Modern Day Johnny Appleseeds From Central Asia
Bushels of perfect Red Delicious, Empire, and Mutsu apples come at a price: They're produced using chemical pesticides. This might be avoided if apples were naturally resistant to frost, disease, and pests, as they are in what's thought to be their birthplace--not the garden of Eden, but the ancient forests of the Tian Shan Mountains that separate China from the former Soviet Union.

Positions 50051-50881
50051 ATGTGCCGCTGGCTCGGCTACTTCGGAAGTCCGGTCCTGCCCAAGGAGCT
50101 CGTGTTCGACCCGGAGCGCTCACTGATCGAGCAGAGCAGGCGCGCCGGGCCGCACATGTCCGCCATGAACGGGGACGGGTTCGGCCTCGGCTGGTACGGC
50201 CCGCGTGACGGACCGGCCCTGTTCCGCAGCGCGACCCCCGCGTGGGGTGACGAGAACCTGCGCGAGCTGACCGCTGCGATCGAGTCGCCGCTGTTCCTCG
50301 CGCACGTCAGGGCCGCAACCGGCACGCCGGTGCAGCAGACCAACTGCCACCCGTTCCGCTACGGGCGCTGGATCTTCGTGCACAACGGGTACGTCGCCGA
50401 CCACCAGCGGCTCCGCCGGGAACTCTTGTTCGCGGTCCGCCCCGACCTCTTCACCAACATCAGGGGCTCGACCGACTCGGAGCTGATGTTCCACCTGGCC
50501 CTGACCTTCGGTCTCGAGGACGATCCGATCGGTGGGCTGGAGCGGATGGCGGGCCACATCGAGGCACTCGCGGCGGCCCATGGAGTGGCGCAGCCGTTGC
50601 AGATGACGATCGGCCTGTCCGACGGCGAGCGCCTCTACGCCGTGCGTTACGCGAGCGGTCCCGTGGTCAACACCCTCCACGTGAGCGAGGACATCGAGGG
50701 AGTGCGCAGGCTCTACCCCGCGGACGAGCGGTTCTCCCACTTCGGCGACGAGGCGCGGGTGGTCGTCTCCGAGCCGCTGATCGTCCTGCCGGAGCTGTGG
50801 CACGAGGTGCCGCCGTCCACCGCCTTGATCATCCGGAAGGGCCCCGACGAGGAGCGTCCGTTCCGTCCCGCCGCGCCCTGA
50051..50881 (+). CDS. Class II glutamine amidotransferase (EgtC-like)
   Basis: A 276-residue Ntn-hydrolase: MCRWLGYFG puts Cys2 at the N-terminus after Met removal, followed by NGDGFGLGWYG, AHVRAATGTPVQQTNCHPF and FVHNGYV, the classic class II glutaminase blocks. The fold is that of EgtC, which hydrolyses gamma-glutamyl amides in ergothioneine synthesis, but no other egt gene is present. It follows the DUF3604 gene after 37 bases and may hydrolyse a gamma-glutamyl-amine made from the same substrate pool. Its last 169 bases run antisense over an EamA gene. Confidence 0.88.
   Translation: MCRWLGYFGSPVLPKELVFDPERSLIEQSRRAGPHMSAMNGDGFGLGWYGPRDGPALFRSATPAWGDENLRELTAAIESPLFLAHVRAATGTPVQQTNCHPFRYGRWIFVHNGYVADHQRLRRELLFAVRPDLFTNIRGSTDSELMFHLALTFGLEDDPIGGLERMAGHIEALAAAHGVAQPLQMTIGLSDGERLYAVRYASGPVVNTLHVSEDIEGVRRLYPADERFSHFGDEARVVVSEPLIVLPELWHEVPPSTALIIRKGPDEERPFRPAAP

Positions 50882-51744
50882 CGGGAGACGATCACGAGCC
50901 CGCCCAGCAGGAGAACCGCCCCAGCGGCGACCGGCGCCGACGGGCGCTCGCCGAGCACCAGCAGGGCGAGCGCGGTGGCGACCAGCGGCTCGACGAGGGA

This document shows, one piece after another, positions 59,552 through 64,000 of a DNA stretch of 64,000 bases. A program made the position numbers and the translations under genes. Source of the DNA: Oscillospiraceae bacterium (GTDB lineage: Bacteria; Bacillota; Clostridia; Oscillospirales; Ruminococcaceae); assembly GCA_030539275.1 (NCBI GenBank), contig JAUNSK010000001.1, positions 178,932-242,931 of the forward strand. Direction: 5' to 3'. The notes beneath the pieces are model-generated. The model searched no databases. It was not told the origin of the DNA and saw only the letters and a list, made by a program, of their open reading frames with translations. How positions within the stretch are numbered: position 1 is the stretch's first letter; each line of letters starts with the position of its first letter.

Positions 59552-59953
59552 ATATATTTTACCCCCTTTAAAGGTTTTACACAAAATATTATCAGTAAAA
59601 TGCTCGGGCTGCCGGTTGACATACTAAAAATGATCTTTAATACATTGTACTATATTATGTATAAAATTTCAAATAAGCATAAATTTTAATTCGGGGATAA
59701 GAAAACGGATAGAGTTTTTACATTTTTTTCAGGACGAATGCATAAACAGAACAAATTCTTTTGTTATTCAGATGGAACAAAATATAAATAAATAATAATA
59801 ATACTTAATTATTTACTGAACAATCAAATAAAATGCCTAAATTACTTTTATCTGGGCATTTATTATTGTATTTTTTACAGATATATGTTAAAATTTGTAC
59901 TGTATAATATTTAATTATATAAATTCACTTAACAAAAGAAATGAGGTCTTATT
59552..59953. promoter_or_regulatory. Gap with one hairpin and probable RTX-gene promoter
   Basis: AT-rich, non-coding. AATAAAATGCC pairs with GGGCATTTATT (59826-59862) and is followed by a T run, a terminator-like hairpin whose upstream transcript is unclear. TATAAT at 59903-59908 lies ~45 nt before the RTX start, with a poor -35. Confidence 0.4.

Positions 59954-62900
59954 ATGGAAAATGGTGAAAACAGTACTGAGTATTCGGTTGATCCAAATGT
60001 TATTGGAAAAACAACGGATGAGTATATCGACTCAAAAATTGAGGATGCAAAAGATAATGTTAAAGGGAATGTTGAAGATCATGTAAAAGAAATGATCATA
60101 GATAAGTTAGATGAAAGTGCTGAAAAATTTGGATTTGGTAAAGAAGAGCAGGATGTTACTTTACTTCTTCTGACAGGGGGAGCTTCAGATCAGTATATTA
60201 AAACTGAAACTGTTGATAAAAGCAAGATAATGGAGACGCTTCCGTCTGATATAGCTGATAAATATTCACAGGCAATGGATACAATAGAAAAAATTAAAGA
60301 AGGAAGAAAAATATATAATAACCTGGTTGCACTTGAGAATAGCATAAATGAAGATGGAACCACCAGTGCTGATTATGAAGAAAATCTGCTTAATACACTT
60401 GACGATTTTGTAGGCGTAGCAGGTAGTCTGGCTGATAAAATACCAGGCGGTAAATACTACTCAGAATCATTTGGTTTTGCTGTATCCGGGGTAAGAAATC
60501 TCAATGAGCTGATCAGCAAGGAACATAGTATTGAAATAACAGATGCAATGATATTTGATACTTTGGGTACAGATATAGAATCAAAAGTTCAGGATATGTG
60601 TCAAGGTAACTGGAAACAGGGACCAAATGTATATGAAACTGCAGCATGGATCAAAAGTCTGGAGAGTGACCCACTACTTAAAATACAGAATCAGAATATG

This fall, Agricultural Research Service scientist Philip L. Forseline led American and Kazakh scientists through the wild apple orchards of two former Soviet republics--Kazakh-stan and Kyrgyzstan--areas long off limits to Western scientists. Alma Ta, Kazakhstan's capital, is literally translated "Father of Apples." The wild apple trees harbor genes responsible for resistance that breeders can plug into the narrow genetic base of modern, cultivated apples. The need to preserve the wild species grows as new weekend homes wipe them out and domestic apples dilute them through cross-pollination. Traveling by helicopter and foot to remote areas, the researchers collected 18,000 seeds representing three native apples. Almond, pistachio, walnut, blackberry, and grape seeds were also collected. Back home, breeders are planting the seeds in hopes of finding other valuable traits.
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